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May 1962

Primary Esophageal AmyloidosisReport of a Case with Bleeding, Perforation, and Survival Following Resection

Author Affiliations


Associate Attending Physician, Department of Medicine (Dr. E. J. Heitzman), Assistant Attending Surgeon, Department of Thoracic Surgery (Dr. G. C. Heitzman), Resident in General Practice (Dr. Elliott), St. Joseph's Hospital, Syracuse.

Arch Intern Med. 1962;109(5):595-600. doi:10.1001/archinte.1962.03620170093015

Although primary amyloidosis has been recognized since the middle of the nineteenth century,1 little clinical interest was evidenced until Lubarsch2 reported 3 new cases in 1929. In 1935, Reimann, Kouchky, and Eklund3 presented the first case of primary amyloidosis diagnosed clinically. Since then, over 200 cases have been published. With the advent of these data, understanding of the protean manifestations of the disease has grown, and subsequently several classifications have been proposed. Probably the most widely accepted is that of Dahlin4:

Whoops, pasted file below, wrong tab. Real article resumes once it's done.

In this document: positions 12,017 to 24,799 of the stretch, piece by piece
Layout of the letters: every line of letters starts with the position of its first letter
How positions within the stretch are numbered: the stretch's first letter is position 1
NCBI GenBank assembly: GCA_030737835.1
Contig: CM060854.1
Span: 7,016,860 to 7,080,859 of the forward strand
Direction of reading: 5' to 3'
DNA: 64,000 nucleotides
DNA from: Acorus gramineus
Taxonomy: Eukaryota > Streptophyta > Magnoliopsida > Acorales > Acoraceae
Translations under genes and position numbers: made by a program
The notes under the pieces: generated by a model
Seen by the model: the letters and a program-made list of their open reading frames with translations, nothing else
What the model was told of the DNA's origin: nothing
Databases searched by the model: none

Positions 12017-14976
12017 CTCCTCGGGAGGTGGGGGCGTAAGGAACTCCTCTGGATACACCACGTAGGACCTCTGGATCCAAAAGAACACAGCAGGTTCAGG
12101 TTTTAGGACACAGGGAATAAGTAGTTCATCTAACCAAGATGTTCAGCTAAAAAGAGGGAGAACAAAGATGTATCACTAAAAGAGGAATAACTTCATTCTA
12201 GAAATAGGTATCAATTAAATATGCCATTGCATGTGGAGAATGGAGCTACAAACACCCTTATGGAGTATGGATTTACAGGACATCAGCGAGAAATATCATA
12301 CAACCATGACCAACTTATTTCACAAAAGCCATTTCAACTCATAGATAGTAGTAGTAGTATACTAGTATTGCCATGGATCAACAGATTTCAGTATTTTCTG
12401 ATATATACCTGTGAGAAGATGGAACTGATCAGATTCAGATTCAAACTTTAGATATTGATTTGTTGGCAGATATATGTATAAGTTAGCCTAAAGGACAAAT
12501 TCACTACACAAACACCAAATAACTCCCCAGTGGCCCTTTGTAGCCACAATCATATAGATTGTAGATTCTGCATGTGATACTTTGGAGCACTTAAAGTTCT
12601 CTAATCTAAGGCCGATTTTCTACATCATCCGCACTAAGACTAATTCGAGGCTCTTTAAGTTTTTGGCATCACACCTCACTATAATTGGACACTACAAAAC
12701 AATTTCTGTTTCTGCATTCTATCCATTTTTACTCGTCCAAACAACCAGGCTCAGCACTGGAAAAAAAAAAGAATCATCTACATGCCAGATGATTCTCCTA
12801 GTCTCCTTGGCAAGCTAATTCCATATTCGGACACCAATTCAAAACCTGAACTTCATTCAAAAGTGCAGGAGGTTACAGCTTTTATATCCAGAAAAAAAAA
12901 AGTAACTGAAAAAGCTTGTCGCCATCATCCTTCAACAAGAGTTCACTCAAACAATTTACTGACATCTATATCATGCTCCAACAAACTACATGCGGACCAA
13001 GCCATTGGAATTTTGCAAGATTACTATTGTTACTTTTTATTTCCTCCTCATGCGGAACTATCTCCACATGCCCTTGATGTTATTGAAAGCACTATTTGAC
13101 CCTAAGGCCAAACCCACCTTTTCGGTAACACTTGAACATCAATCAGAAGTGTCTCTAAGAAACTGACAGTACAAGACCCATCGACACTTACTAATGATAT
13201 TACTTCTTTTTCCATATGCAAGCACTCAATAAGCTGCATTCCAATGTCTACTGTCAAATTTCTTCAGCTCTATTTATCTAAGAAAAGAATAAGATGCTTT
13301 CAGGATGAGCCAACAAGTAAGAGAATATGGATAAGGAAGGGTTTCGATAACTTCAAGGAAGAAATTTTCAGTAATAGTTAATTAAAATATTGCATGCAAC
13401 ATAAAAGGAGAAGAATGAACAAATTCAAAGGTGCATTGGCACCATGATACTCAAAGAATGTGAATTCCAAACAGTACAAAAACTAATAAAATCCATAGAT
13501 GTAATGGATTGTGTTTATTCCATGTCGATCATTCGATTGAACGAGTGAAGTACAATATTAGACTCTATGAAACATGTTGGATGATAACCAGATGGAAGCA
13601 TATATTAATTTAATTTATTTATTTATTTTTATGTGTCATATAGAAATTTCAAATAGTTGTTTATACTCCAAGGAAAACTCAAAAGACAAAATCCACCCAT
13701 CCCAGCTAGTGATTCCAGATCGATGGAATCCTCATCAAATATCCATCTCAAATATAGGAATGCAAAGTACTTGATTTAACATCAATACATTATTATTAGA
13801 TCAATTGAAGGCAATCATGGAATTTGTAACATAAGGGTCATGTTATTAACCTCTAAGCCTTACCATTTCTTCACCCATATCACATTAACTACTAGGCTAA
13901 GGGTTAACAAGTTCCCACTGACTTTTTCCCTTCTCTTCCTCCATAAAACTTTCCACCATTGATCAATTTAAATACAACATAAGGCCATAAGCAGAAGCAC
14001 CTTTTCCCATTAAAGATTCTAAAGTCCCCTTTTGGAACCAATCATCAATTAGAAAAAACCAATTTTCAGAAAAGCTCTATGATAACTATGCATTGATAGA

• Primary Amyloidosis

    1. Systemic

    2. Tumefactive

  • Amyloidosis complicating Myeloma

    1. Systemic

    2. Tumefactive

  • Secondary Amyloidosis

    1. Systemic

    2. Tumefactive One year after this classification was published, a further subdivision of primary amyloidosis was recognized—familial amyloidosis.5 Since then, over 108 cases have been reported and indicate a definite clinical pattern (neuropathy, gastrointestinal and cardiovascular involvement, and ocular manifestations) with a simple dominant

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